"There’s a heavy pop rock lean to these songs, with soaring melodies that feel ready-made for a stadium-sized audience. Their otherworldly sound finds a kind of magic in little intricacies, like a piano note here or a whisper there. And when they break out into complete chaos, as with the finale of “Falling On Your Face”, it’s a strong force that pulls you in."

-No Depression

"This is a band that infuses every song with an immediacy and sense of importance that commands your attention, locking you into the surging dynamics, layers of sound and harmonies."


“Horror is a short step for the Seattle five-piece, which within its rumbling and frenetic pop songs has long entertained humanity’s darker side, with Chris Cunningham’s Costello-esque croon leading the way. Lately the band has unveiled a video aesthetic to match, first with the moving, impressionistic, nocturnal video for “Animals,” premiered at this year’s Sync Music Video Festival (set for a re-release later this fall), and earlier this summer in the anxiety-ridden scenes that accompany the band’s propulsive, synth-forward single “Alleyways.” 

-Mark Baumgarten at Seattle Weekly

"At first blush, this new track from one of Seattle’s best live bands sounds like a major about-face. It’s tautly electric instead of darkly acoustic. Matt Badger’s drums are more coiled-tense and compact than rumbling and relentless. And keyboards—tinkling like broken glass and buzzing like fluorescent tube lights in hell—provide much of the melodic enforcement in lieu of Chris Cunningham’s expected wash of fiercely-strummed acoustic guitar. But spiritually, “Alleyways” is pure Ravenna Woods."


"“Alleyways” is the catchiest dance tune I’ve heard in good long while, and while I’m listening I feel like it’s reaching into my teenage soul and pulling out long-forgotten joys."


"...a more cosmic kind of haunting."


Holy Fuck! Whose punk love children are these people? What part of this great land produces such Alt-R promise? Oh! They’re from here, the Pacific Northwest? I’ve been asleep. But now, I’m awake.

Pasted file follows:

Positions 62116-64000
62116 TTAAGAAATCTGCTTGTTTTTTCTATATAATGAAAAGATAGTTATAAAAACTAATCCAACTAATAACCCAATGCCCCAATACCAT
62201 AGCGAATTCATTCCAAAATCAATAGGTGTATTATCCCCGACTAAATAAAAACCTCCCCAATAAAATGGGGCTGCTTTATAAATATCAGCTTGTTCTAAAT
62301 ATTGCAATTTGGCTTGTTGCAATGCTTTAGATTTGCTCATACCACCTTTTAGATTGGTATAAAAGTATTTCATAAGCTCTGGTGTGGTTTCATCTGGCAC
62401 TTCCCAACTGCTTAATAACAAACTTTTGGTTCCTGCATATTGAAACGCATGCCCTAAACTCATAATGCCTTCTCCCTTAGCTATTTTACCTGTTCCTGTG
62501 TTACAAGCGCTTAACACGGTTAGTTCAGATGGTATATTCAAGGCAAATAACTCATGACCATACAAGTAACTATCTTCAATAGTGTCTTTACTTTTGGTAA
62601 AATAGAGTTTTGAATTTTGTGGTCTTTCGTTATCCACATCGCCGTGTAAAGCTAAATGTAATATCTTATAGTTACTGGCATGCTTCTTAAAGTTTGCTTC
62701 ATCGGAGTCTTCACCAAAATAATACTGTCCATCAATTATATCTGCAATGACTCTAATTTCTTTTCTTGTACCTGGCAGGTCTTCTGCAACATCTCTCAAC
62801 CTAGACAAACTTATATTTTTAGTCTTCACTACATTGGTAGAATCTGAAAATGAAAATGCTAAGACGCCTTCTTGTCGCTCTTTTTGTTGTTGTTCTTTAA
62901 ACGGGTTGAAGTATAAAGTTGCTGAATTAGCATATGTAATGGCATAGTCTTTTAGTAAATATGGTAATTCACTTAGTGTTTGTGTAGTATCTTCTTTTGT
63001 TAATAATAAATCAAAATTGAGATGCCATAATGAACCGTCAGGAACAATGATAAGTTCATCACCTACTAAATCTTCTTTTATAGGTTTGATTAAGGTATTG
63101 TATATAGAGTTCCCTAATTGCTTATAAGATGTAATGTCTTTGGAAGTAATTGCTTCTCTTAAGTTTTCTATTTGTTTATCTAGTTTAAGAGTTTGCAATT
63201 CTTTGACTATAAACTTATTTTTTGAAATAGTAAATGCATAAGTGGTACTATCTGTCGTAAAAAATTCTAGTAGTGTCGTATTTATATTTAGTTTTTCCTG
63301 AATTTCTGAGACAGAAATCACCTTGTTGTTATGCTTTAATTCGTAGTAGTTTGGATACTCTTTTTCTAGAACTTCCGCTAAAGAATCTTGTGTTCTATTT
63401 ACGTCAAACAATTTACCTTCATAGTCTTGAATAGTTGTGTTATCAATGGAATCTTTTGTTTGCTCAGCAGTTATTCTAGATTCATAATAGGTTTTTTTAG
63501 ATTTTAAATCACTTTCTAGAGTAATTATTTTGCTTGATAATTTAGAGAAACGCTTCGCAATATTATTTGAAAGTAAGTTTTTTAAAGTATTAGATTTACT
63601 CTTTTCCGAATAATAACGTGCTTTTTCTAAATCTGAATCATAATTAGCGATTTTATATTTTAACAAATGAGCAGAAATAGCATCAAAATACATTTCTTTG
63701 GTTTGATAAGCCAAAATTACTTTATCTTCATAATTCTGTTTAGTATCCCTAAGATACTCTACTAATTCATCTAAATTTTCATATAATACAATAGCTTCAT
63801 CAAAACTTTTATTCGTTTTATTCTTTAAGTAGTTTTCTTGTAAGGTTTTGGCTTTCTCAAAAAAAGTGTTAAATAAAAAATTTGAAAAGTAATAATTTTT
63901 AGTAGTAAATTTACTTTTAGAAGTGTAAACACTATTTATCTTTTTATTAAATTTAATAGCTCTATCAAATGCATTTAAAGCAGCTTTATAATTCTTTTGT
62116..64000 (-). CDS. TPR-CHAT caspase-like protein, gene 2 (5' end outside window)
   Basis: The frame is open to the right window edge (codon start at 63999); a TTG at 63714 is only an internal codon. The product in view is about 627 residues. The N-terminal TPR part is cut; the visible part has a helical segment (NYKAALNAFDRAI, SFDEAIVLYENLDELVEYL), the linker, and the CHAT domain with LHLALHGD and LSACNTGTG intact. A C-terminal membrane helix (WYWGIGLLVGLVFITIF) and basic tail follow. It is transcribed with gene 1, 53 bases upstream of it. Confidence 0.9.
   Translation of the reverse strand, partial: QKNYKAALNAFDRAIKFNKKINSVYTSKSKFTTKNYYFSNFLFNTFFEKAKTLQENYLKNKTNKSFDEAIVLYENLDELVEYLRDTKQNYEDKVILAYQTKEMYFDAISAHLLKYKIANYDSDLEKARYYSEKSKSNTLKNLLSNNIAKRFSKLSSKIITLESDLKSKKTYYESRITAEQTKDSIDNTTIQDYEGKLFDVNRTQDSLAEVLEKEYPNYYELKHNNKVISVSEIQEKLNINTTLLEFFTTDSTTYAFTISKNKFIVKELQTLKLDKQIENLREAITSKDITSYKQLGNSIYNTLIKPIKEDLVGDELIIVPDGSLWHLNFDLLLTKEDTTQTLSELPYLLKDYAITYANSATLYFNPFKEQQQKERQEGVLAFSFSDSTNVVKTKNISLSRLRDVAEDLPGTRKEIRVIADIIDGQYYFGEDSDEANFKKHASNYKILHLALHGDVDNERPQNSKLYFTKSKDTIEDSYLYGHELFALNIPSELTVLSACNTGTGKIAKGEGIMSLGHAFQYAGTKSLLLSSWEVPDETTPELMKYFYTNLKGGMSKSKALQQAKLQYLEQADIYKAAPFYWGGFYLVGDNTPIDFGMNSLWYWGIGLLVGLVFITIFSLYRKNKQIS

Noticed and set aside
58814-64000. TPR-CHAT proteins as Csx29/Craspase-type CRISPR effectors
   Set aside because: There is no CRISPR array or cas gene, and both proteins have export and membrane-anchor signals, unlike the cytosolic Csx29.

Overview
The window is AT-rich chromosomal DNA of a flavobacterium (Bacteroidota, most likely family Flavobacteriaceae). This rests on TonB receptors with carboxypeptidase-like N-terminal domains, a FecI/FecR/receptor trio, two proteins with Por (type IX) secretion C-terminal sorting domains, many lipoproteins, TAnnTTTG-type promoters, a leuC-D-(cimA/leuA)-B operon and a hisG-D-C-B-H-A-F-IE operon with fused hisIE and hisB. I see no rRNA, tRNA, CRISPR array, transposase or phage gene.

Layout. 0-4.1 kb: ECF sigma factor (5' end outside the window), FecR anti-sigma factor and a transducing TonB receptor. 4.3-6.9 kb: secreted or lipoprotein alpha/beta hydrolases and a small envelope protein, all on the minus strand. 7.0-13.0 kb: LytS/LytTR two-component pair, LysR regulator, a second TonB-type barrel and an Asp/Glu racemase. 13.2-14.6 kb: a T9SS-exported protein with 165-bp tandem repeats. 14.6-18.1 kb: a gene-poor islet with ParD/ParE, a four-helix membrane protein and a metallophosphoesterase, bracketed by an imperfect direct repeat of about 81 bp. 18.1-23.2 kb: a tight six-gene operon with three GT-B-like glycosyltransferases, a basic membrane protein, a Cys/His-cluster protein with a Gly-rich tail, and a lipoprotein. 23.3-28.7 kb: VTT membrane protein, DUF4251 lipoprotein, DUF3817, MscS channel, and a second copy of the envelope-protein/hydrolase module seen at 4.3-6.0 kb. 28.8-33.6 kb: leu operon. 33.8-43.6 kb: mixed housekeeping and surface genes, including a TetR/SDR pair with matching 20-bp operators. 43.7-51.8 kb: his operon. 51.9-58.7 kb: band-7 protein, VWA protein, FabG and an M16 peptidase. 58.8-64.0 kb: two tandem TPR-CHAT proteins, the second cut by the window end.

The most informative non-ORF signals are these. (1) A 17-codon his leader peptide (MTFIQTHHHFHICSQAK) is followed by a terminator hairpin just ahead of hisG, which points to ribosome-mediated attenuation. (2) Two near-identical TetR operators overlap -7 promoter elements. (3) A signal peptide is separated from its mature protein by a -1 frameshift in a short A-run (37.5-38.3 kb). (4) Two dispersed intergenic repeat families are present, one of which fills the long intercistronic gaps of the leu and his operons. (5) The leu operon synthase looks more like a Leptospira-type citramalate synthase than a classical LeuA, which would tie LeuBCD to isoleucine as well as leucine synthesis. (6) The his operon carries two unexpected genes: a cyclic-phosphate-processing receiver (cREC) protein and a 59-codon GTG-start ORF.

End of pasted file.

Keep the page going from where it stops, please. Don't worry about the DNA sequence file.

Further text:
We’ve been thrilled to watch Ravenna Woods evolve into one of Seattle’s most unique, ambitious musical projects. The former-trio-now-quartet is set to release its third album, The Jackals, which frontman Chris Cunningham conceived while living in Kenya. The Jackals plays like a serious-weather day in Seattle, strong breezes blowing moods and melodies across a dim, mist-shrouded landscape. Cunningham, who also produced, introduces electronic elements and horns into the band’s usual aggro-coustic stomp; imagine Trent Reznor with a beard and acoustic guitar and you’re getting close. 


It's a sound fraught with angry energy, yet suffused with moments of jaw-dropping beauty - folk music turned inside out by a pervasive current of eeriness and blasts of anthemic catharsis.


"The Jackals” is a carefully considered album that happens to sound like it was recorded in a dark cave somewhere on the Olympic Peninsula.


...it’s clear something is dark and foreboding in Ravenna Woods these days.


Local risers Ravenna Woods are proving that acoustic instruments in the Emerald City aren’t limited to pretty folk tunes.


"...haunting urban folk, full of eerie vocal harmonies, & spiraling fingerpicked guitar..."


Ravenna Woods rhythmic drum and acoustic guitar combo remind of when music was something more fundamental than entertainment. When music was a method of passing on traditions and knowledge to the next generation. A means of expressing discontent. When beats summoned warriors to fight. When music was a holy ritual.

The group's drum-driven sound is spare and rhythmic, punctuated by harmonic howls and whoops. Sometimes it calls to mind a native pow-wow; sometimes, a soundtrack to a spooky movie.

Chris Cunningham is such a hurricane on stage, I feared for his band mates’ gear. At times it seemed Cunningham was inches from pulverizing drummer Matt Badger’s kit. Sweat flew, xylophones tinked and toms boomed. Ravenna Woods just put on the best show of Saturday (Capitol Hill Block Party 2011) so far.

On their new album, Valley of the Headless Men, the band's songwriting is even more impressive. And have they stopped being so pissed? Nope. Dudes still want to fight. I love it.
 – The Stranger

Longtime KEXP listeners and Seattle locals are already familiar with the dark, punk-leaning acoustic folk group Ravenna Woods. The fast favorites have released two acclaimed albums, the most recent of which saw the group get a little more playful with the addition of keyboards. You probably won’t be able to catch the rising stars for free for very long...

The last time I saw Ravenna Woods, I was picking my jaw up off of the floor of the Level 3 EMP stage at Bumbershoot this past September.

…instead of singing words about the snow and birds and shit, the lyrics in their tightly structured tunes evoke darker images of things like headless men and the desire to shoot someone in the face.
The Portland Mercury

Seattle locals Ravenna Woods are the kind of band that stands up to drum and doesn't stand down for much. Backing their politically-driven bark and howl is a sound along the lines of Local Natives or The Dodos with even more feverish rhythms and fast-flying acoustic guitar. They've got so much wild urgency it's unbelievable...